Steel plates are common in high-end keyboards. Those that have keyswitch modules use them as the mounting point while those keyboards using the normal rubber dome + membrane technology use them as stiffening. They’re still widely used today – the last compact keyboard I bought (£45) had one.

    Also, there’s cheap and there’s cheap. Genius, trust and other makes you get at a supermarket are going to fall apart but you shouldn’t have to spend much to get a reliable keyboard. My Microsoft Internet Keyboard lasted eight years and was still going strong when I swapped it out for a mechanical keyboard (the best mass produced keyboard ever, the Dell AT102W) but I don’t know what microsoft’s current keyboards are like. If you’re in Europe then Cherry’s Cymotion Expert is certainly popular in some corners and should last some time. I know cherry aren’t that popular in America though, but Aparently newegg does a 45USD deal on the ABS M1 from time to time which is a mechanical keyboard complete with metal plate that should last you a good few years (specifically it’s uses Strongman-type Simplified Alps keyswitches). Or you could always grab a Dell AT101/AT101W from ebay as you should be able to find new boxed ones fairly cheaply (which uses the original, and some feel better, Alps design keyswitches), they also have a steel plate.

    A model M eeeboard would be interesting, if you used the guts of an M mini inside a full sized M case then you might be able to get away with no work except wiring the screen into the numpad hole. M minis are expensive though, unless you can bag one with missing keys and cannibalise the full size M.

    And yeah, while most keyboards might not weight more than this there are a lot that do, and 900g is pretty impressive considering my eee 701 weights slightly more and contains almost the same components.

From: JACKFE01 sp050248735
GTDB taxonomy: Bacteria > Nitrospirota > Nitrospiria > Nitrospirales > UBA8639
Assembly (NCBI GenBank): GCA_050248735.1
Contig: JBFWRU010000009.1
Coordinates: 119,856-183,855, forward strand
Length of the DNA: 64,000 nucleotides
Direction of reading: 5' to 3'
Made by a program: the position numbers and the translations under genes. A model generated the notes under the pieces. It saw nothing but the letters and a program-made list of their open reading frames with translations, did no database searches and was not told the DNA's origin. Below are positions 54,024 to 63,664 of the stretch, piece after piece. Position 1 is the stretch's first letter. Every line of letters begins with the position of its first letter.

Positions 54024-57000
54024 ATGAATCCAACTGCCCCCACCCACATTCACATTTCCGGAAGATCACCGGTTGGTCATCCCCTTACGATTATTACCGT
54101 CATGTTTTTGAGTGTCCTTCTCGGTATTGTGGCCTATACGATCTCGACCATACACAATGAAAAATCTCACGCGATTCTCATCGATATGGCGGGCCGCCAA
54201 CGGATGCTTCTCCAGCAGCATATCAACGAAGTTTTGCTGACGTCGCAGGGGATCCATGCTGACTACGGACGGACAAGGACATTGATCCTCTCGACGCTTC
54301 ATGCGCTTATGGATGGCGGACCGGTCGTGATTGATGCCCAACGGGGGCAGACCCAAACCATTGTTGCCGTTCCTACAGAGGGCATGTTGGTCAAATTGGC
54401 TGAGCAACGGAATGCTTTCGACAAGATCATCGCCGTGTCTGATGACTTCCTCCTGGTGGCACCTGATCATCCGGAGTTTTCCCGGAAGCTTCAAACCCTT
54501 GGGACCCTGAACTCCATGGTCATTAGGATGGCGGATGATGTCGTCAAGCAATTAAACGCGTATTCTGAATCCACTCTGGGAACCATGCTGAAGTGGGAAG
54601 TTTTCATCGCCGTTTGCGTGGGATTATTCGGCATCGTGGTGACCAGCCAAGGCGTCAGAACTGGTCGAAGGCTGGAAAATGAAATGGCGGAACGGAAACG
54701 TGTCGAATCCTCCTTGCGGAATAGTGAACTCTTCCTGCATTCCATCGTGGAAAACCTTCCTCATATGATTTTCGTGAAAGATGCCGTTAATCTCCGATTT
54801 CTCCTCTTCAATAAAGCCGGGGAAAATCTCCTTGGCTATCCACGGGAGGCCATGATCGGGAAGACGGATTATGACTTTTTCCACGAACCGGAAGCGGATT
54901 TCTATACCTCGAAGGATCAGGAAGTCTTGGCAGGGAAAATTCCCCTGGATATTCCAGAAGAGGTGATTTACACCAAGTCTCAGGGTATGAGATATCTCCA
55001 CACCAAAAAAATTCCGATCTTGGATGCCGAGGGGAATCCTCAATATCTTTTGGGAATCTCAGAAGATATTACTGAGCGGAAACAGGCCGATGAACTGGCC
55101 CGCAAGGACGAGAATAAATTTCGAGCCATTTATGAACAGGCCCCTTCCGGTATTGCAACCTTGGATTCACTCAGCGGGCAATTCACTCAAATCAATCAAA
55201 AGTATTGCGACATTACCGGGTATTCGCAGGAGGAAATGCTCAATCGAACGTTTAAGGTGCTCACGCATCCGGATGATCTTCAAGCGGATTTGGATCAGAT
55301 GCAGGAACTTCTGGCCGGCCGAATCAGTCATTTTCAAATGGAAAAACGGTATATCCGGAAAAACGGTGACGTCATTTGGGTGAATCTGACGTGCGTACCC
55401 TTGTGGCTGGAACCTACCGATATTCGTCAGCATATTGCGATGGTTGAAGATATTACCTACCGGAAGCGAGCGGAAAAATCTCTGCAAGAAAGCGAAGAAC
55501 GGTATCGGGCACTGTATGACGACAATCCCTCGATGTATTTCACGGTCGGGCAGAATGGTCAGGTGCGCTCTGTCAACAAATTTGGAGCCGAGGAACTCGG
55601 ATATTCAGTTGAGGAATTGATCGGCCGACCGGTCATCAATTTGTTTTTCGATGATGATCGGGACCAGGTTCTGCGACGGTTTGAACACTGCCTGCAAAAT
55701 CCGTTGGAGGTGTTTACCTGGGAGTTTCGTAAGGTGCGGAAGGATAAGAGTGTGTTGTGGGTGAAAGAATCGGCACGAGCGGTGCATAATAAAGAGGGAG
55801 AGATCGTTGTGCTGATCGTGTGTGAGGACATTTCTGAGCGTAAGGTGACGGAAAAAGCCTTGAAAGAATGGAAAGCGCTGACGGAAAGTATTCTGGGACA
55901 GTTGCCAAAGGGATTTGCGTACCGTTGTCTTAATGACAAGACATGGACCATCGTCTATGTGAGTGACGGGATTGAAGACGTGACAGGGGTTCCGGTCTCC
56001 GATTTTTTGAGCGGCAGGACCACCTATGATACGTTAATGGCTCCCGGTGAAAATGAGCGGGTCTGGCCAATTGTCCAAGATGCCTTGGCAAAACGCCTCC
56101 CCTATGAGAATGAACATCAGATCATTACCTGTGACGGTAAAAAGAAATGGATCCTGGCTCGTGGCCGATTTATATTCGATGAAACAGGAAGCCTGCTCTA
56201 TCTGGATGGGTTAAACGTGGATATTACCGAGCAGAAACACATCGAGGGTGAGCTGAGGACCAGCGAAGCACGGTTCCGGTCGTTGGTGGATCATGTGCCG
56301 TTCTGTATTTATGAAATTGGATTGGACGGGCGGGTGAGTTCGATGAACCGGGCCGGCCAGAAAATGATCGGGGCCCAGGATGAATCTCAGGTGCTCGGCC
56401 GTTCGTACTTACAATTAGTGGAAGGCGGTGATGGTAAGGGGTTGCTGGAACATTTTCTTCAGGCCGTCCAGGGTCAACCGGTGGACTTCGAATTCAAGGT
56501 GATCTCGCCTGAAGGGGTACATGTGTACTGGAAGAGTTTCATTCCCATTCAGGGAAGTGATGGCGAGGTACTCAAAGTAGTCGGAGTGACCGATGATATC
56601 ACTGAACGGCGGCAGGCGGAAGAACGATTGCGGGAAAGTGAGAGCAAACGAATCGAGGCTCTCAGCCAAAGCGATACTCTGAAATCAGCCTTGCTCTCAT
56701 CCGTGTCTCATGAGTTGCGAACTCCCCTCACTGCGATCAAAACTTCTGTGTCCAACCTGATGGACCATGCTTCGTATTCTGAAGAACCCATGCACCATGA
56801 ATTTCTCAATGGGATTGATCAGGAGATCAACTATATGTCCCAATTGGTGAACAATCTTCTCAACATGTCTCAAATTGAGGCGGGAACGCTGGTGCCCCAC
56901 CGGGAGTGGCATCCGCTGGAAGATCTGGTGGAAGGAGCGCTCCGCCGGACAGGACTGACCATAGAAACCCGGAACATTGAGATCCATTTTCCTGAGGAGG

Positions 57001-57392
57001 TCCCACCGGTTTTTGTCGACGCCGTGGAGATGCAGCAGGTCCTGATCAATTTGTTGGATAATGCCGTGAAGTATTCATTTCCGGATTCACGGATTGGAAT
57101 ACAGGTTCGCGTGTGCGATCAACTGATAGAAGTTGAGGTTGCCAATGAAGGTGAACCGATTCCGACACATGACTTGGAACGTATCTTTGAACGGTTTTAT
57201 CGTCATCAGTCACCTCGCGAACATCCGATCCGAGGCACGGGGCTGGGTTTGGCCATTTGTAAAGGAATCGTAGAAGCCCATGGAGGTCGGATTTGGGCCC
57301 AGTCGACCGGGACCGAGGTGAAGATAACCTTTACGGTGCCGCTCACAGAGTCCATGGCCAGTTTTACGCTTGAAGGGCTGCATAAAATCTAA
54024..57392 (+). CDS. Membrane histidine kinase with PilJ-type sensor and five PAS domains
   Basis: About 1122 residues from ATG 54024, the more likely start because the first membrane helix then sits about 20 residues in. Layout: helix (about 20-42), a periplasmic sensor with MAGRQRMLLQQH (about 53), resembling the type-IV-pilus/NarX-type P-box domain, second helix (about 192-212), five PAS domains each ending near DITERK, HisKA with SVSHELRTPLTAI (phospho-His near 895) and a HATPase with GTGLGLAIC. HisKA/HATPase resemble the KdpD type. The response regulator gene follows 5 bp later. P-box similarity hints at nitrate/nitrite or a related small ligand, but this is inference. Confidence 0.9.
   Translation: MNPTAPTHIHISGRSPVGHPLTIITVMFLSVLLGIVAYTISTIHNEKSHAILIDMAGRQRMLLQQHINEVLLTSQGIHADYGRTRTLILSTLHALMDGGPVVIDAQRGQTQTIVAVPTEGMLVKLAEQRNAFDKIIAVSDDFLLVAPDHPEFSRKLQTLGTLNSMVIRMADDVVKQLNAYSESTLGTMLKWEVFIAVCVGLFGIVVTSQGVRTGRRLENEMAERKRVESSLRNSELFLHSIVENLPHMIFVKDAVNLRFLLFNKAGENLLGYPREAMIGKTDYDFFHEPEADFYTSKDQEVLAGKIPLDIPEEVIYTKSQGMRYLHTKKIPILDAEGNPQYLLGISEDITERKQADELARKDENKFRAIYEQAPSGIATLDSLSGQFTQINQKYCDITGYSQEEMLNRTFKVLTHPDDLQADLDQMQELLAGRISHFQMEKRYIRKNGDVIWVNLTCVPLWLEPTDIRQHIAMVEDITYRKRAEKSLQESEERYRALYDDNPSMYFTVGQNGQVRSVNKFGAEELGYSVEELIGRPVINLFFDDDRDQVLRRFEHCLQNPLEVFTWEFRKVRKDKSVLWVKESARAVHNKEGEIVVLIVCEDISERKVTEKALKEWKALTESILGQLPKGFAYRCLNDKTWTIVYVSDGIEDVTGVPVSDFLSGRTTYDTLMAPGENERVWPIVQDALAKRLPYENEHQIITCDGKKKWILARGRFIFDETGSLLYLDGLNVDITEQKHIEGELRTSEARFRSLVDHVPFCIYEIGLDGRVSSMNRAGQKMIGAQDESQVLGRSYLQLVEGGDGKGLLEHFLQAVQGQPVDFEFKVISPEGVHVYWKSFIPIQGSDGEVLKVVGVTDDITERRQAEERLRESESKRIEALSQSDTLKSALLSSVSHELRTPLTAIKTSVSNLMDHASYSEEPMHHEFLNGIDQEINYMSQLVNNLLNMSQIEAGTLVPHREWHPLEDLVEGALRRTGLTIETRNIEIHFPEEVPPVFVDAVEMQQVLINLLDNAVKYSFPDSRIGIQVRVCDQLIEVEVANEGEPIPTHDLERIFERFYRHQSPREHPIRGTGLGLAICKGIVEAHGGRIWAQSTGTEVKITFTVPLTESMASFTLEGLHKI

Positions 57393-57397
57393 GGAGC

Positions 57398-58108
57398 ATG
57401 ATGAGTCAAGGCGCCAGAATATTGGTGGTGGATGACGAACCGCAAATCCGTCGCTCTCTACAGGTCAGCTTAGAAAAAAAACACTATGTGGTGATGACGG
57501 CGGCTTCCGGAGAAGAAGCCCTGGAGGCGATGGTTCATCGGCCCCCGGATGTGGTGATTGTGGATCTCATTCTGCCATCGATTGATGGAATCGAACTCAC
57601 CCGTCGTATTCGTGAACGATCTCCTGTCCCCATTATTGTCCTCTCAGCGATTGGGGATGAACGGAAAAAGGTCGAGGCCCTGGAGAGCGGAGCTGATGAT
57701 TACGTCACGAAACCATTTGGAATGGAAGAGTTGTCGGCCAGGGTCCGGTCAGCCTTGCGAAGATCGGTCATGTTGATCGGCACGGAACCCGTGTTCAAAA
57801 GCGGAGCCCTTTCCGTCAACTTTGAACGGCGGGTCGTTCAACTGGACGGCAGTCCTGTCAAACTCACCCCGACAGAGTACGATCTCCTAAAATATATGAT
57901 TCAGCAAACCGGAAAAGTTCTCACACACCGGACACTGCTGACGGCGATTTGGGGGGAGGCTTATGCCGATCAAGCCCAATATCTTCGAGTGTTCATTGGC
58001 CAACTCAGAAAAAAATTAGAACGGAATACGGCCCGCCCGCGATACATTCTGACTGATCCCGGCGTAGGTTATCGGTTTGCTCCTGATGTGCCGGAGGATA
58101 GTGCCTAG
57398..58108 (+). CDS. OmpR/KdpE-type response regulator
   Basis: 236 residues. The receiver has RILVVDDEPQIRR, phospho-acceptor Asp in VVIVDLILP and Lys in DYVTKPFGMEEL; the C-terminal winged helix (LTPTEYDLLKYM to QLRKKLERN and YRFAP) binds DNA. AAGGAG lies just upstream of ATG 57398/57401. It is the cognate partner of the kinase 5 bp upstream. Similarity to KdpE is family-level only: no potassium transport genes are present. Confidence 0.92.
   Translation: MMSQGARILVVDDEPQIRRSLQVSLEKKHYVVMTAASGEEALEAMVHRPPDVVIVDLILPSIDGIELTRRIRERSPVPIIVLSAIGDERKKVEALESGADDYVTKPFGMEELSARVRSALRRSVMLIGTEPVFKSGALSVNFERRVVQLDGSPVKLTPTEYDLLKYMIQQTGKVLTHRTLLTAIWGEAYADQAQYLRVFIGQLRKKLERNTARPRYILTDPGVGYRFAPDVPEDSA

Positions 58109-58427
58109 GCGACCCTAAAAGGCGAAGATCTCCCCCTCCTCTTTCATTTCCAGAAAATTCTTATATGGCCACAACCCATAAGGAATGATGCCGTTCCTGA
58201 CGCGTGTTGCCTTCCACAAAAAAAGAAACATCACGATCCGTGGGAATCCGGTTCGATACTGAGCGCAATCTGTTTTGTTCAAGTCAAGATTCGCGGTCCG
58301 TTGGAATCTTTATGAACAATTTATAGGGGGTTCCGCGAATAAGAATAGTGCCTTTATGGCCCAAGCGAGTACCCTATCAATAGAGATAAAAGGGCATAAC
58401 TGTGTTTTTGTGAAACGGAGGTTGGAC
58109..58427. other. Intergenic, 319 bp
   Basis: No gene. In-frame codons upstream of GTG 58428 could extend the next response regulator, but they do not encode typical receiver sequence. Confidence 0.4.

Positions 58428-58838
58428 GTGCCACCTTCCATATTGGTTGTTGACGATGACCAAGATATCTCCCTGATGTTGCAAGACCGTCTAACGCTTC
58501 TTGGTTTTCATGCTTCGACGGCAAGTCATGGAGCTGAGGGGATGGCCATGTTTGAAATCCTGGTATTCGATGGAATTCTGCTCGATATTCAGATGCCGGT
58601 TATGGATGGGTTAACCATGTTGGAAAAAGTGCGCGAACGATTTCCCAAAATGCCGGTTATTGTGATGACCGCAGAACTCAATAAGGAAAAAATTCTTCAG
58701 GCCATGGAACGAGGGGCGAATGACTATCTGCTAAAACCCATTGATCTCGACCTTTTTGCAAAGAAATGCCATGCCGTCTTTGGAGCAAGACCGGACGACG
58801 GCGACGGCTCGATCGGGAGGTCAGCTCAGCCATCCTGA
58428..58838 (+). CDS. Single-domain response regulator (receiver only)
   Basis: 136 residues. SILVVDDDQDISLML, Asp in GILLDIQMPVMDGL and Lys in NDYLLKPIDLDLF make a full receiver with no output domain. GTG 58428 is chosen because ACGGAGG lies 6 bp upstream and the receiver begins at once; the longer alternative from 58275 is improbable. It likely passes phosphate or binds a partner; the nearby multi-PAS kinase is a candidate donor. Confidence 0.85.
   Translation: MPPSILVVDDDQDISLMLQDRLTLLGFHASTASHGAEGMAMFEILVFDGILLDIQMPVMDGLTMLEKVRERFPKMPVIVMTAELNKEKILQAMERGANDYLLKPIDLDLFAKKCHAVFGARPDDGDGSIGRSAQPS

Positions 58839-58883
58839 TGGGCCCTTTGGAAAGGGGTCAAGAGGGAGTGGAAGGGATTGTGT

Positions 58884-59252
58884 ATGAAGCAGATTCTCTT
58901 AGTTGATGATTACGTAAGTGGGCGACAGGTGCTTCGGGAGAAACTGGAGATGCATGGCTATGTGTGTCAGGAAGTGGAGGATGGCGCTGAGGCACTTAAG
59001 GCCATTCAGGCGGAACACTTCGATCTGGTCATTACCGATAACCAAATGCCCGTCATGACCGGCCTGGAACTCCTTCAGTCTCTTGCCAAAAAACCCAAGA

9. tandy model 100/102.
    Best keyboard+computer together combo. Ever.

    20+ hours of battery life on 4 aas, too, don’t get that anymore. And a rocking 24kb of storage!

  10. hmm. i’d prefer a wireless touchscreen built into my wireless keyboard than an actual low powered computer in there.

  11. I for one Cannot wait for the EEE Keyboard PC to be released!
    Since reading about it a few weeks ago i have wanted one so bad, still not able to find that much information about the Keyboard PC
    Hopefully they do release it in August, and not put it off for longer.

    Also i have written a ASUS EEE Keyboard PC Review (Pre-Release Review, my thoughts on the ASUS EEE Keyboard PC).

    MrB

  12. i just bought an Asus Eee pc. i was surprised about how lightweight this gadget is. the features are pretty basic for a netbook but it is sufficient for my application.

  13. I have the remains of an early keyboard PC in my storage room. It had a motherboard with some manner of pentium-grade Cyrix CPU, and could accommodate a single expansion card. It had a slimline floppy drive. Pretty damned hefty though. It was a really well-built keyboard already, but then the bottom half of the shell was steel. ;o

    It was some weird chinese brand.

    I like this idea, but not as much as I liked that MSI machine that could bolt to the mounting plate on the back of your LCD and turn it into an all-in-one.

  14. Almost looks like we got bombed by those guys that say they’re reviewing the product, when in reality they work for the company.

    Mine probably weighs a pound and a half, though it’s loud and clanky.

    Anybody got any advice for a super-quiet keyboard that is also ergonomic?

  15. When I open your site in your browser, Safari 4 in Mac OS X, some elements of the page and off to the side and the text is broken: ( Please help me How can I remove the problem?

  16. Asus Eee is not only portable, it is also one of the most affordable netbooks you can buy. Asus is also a good brand which means quality and reliabilty.